Franz Beard: Thoughts of the Day



For a 9-year-old, attending his first college football game, the sights and sounds of Florida Field on October 1, 1960 were a rapid fire assault on my emotions and imagination. There was a crowd of 39,000, the largest gathering of people in one place that I had ever experienced for unranked Florida vs. mighty Georgia Tech. The band played, people shouted and clapped and cheered. I wanted to sing “Orange and Blue” but I didn’t know the words. The band marched on the field with “the biggest boom in Dixie,” the huge bass drum that was a part of Florida Field tradition.
We were seated in the West stands on the end of the aisle and next to tunnel #12, which was about halfway up and somewhere around the 30-yard line. I knew just enough football to understand what was going on down on the field and was really starting to get into the game when this man in a yellow shirt with an orange and blue tie suddenly appeared, tooting a whistle that he wore on a string around his neck.
I was absolutely mesmerized as he held up two fingers and on cue, people started the two bits cheer. I knew the cheer, having gone to Seminole High School football games at Municipal Stadium in Sanford and I stood up and hollered as loud as I could.
And just like that he disappeared.
“Where did he go?” I asked my grandfather. “Who was that man?”
My grandfather smiled and explained that was “Mr. Two Bits.” For the rest of the game, I kept one eye on what was going on down on the field and another searching for the next appearance of “Mr. Two Bits.” He made his second appearance at our section in the second half. This time I was ready to cheer, ready to stand up and holler.
In the fourth quarter, with time running out, Larry Libertore pitched out to Lindy Infante who scored a touchdown to cut Georgia Tech’s lead to 17-16. The crowd roared and grown men and women jumped up and down to celebrate. I had never heard such a roar of people in all my life.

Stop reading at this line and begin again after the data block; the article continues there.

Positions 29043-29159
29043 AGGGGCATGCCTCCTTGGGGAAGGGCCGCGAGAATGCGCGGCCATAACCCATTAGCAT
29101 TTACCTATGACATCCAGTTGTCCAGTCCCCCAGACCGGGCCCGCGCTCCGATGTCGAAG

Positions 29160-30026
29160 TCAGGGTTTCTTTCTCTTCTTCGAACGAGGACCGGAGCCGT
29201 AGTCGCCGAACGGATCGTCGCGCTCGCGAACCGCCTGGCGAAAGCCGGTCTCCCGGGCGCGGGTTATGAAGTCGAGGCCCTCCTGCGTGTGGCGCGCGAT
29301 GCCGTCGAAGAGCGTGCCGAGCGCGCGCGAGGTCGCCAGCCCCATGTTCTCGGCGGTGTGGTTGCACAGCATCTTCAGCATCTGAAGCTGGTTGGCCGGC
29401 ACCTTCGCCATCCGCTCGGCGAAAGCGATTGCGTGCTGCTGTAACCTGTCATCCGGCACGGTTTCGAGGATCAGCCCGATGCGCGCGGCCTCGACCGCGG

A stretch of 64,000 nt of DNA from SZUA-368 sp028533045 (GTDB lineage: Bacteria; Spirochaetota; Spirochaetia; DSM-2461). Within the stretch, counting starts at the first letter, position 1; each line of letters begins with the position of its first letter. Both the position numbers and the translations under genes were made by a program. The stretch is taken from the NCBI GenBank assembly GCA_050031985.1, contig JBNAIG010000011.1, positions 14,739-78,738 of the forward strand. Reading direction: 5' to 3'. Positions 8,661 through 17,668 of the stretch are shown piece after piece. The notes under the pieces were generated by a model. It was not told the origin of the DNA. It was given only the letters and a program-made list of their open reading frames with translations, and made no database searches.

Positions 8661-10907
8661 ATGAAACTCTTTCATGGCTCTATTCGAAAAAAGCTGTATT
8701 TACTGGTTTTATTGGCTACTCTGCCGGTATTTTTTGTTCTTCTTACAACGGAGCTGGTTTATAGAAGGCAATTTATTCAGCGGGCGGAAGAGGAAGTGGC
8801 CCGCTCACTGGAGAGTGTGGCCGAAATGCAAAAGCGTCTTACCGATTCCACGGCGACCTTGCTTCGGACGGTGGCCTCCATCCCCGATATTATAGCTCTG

Amid the cheers, a man in the row above us shouted out, “Two! We’re going for two!”
My grandfather pointed down to Ray Graves, Florida’s head ball coach, who had two fingers raised high above his head. I had to ask my grandfather what was going on and he told me the Gators were going to go for a two-point conversion. Make it and the Gators would win. Miss and they would lose.
Down on the field, Larry Libertore faked a dive play into the line to fullback Jon MacBeth but that well trained Georgia Tech defense was having none of it. They knew Libertore was going to slide down the line and pitch once again to Lindy Infante. Only he didn’t. The linebackers slid on over and there in the end zone was MacBeth, who had sneaked through the line to an open spot. They called what Libertore did a pass but it was more like a shot put. Whatever it was, it settled into MacBeth’s waiting arms. As the referee gave the signal, the crowd once again roared but this time it was even louder than before.
Florida 18, Georgia Tech 17. I’ll never forget that day. If you want to know when I became a Gator for life, that was it and it was more than just the football. Mr. Two Bits had a lot to do with it.
Three years later, I sold my first tray of Cokes at Florida Field. By the third quarter I was tired and ready to call it a successful day since by my calculations I had already made more than $4, a large sum for a 12-year-old in 1963. About that time, I saw Mr. Two Bits, sprinting through the concourse. I decided if he still had that much energy, I could continue selling Cokes.